- The battle is shot and choreographed so magnificently well that viewers feel the raw terror that actual soldiers may have felt as they reclaimed the Normandy beaches in June 1944.
If you, as a writer, can re-create a battle like this one, please write it. The opening sequence in Saving Private Ryan is a masterpiece, and more battle scenes like it are always welcome. But you may need at least 3 of the 4 reasons as stated above for battle to have the required emotional weight.
Tip 3 – Have The Characters Reveal Something Unexpected About Themselves During The Build Up
As said in the previous point, the pressures that the major characters face in the run up to the battle must be intolerable. This is to generate anticipation and excitement.
Writers must show how their characters handle these pressures. Plus, writers can add another layer to the emotions running high before the battle by having their characters reveal something unexpected about themselves that adds value to the plot. After-all, they have the fear of knowing that they, or that those close to them, may die in the forthcoming battle. As a result of these revelations, the action that follows will be infinitely more enjoyable, meaningful and/or tragic.
The film Jarhead (2005) is loosely based on the memoirs of Anthony ‘Swoff’ Swofford (Jake Gyllenhaal) during his time as a soldier in Iraq during the First Gulf War. The movie highlights how soldiers handle the stresses of the tedium before battle.
Yet, the nearer the time comes for battle, the more the pressures of the situation take their toll on those who will soon be in the thick of the action. Swoff (who also suffers from mental health issues and paranoia) has a psychotic breakdown.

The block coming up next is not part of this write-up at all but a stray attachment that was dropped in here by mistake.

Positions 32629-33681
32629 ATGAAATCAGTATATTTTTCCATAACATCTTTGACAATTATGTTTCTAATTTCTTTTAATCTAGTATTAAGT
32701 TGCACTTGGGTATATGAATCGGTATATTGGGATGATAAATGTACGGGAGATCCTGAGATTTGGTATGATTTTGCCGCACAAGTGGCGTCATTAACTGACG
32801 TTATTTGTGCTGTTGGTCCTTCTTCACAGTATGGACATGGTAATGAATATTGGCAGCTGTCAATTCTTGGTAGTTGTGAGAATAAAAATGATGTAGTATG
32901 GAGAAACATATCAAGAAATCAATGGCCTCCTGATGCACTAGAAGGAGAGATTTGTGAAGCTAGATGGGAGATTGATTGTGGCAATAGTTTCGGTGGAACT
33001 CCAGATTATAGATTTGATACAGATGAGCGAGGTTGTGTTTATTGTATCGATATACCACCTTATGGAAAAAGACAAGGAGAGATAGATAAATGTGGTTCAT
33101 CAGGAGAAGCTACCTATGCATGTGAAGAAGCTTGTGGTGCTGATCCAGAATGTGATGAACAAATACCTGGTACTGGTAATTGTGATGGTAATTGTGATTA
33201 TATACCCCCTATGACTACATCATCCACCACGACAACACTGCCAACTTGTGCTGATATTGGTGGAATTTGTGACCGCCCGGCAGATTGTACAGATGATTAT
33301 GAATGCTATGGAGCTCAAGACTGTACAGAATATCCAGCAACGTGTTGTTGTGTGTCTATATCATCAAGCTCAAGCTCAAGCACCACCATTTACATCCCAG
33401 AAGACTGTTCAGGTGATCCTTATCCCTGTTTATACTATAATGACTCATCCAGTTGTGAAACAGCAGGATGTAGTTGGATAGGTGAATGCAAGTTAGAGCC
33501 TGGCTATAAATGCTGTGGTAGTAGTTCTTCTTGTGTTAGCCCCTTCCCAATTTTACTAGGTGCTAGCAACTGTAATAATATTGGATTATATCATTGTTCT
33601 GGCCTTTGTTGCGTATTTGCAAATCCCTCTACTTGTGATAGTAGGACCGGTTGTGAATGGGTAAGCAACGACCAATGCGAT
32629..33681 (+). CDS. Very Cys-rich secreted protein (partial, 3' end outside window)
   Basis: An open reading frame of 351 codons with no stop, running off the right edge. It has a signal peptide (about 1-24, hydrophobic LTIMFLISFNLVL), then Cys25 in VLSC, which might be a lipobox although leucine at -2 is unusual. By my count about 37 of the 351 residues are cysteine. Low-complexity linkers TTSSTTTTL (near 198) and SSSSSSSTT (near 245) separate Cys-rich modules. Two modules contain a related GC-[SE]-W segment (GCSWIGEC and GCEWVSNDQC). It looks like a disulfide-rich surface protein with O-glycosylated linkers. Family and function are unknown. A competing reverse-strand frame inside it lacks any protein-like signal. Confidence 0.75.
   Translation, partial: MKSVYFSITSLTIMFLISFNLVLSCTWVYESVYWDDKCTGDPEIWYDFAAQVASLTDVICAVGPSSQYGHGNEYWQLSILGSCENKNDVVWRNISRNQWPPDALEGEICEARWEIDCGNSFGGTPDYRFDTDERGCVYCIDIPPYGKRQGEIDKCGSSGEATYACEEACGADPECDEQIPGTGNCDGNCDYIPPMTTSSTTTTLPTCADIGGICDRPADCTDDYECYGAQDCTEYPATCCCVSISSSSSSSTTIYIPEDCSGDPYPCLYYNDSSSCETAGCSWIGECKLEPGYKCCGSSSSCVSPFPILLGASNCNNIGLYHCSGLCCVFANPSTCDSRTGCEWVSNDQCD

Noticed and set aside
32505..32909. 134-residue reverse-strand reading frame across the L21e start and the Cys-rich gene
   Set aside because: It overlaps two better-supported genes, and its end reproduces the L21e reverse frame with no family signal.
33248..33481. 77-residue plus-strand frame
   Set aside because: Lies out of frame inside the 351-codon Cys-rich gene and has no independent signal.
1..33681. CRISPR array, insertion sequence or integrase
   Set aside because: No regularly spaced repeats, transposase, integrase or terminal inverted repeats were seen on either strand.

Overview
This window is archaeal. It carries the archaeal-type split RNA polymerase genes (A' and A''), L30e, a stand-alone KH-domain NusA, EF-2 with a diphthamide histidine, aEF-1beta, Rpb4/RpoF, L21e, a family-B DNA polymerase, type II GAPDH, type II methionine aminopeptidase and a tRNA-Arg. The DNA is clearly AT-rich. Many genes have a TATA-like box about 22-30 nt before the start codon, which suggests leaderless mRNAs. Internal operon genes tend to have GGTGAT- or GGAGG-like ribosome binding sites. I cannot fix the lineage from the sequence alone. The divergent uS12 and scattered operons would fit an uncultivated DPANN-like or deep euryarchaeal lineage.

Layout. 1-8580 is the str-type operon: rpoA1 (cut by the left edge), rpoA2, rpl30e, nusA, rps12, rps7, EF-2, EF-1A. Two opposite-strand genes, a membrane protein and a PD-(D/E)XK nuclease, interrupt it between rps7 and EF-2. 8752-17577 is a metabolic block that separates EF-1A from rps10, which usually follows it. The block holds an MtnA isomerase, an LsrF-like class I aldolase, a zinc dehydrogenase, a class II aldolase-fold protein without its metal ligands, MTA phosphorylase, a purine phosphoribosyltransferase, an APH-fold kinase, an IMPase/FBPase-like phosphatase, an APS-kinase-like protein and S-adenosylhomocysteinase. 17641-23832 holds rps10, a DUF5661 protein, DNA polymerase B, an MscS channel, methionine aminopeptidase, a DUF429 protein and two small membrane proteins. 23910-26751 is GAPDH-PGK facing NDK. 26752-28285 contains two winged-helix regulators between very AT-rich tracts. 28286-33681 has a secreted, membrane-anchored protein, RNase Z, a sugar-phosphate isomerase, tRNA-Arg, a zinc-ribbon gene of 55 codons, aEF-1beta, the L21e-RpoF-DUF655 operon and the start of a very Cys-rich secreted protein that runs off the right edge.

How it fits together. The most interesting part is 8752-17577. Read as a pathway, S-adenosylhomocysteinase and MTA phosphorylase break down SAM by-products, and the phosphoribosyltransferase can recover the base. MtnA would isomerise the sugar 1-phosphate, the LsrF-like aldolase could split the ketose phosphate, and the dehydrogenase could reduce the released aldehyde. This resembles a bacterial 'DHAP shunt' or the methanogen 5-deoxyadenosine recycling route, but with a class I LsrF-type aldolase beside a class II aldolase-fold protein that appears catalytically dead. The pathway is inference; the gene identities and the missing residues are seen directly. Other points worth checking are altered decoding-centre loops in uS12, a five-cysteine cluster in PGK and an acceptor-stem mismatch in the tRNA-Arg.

Before the Battle of Badon Hill in the historical-mythical film, King Arthur (2004), Guinevere of the Woad tribe (played by Keira Knightley) sneaks into King Arthur’s camp and has sex with him. This not only satisfies their carnal urges (which they may never have another chance at). It also seals an unlikely alliance between the Woads and the Roman legionaries (led by Arthur) against the hated Saxons.
In Game of Thrones Season 8 Episode 5, before Queen Daenerys unleashes her forces (and her dragon) on King’s Landing, Tyrion Lannister betrays her by setting his brother, Jaime, free. But before Jaime leaves, the two brothers have a heart to heart.
Tyrion admits that he would not have survived his childhood if not for Jaime. Consequently, the two brothers embrace and cry, knowing that in all likelihood they will never see one another ever again. This makes it more upsetting/tragic for Tyrion (and the viewers) when he finds his brother (and sister) dead in the next episode.
Tip 4 – Make The Reader Feel Afraid For The Characters Involved
The fourth of the eight great tips on how to write a phenomenal battle is about making the reader feel afraid for the characters. The reader needs to care about the characters who are fighting in the battle (not to mention those on the periphery who will be affected by the battle should the worst-case scenario occur).